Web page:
"It looks to me like another crisis was created to justify more layoffs," said Robin Leffler, a resident and member of a community group that opposes the council majority.
The council, led by Mayor Pro Tem Jim Righeimer and Councilman Steve Mensinger, demanded city staff come up with a zero-sum budget that does not dip into reserves. Meanwhile, the two have also called for the city to lay out its long-term needs looking out at least five years, with the city setting aside money to reach those goals.
In doing that, the council turned what was a surplus earlier this year turn into a deficit as the spending projects piled up. To fund the difference, the city approved eliminating 11 vacant positions and laying off four employees — three office specialists whose base pay is less than $60,000 and an information technology manager whose base pay is more than $120,000.
Righeimer said he regretted the layoffs but that he was confident the four would land on their feet.
"The people who get hired in Costa Mesa are top-quality people," he said. "I'm sure they'll get hired. Now, will it be this kind of [benefits] package? Maybe not. Maybe they'll have to go into the real world and see what it's like in the private sector."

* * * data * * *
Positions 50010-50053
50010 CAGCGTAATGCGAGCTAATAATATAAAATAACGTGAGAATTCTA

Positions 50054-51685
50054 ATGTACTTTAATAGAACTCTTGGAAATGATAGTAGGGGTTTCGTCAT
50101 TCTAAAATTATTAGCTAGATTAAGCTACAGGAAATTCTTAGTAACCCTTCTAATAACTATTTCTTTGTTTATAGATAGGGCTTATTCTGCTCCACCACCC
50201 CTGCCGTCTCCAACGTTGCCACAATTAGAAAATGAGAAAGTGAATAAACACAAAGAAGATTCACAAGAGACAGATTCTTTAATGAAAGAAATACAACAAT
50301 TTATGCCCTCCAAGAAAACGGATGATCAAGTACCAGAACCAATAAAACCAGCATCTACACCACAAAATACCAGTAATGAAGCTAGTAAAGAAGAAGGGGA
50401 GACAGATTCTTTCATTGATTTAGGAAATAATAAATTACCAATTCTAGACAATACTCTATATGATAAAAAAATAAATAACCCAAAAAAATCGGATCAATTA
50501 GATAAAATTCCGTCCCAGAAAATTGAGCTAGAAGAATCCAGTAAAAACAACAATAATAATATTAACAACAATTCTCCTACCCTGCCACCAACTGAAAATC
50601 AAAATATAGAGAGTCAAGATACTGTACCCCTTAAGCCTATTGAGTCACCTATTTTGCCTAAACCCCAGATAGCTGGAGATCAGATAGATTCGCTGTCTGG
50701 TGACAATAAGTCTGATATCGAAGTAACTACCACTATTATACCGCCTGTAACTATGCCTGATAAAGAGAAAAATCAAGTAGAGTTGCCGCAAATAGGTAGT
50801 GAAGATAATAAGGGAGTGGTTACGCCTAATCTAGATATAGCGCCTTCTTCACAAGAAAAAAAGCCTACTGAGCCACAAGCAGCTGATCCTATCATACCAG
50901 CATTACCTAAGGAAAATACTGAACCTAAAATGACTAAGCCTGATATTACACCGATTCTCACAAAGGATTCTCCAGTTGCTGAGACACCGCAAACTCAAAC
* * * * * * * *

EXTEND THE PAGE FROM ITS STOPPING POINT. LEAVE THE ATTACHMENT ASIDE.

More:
Costa Mesa's general fund — consisting of sales, property and transient occupancy tax revenue, among others — was about $101 million, or 6% greater, than last year. Salaries and benefits take up about 71% of the general fund, with maintenance and operations taking up nearly 21%.
By city department, police take up 38.7% of the general fund, fire is 20.2%, public services are 18% and the CEO's office is 5.8%.
In other action, the council also signed on for three more years with Huntington Beach police to use that city's police helicopter. The service comes with a $300,000 annual price tag.
The city also booted its auditing firm, Mayer, Hoffman, McCann. The city cited mistakes made by one of Mayer, Hoffman, McCann's former clients: the scandal-ridden city of Bell. Instead, it agreed to work with auditing firm Nelson Diehl Evans, which costs about $20,000 more annually.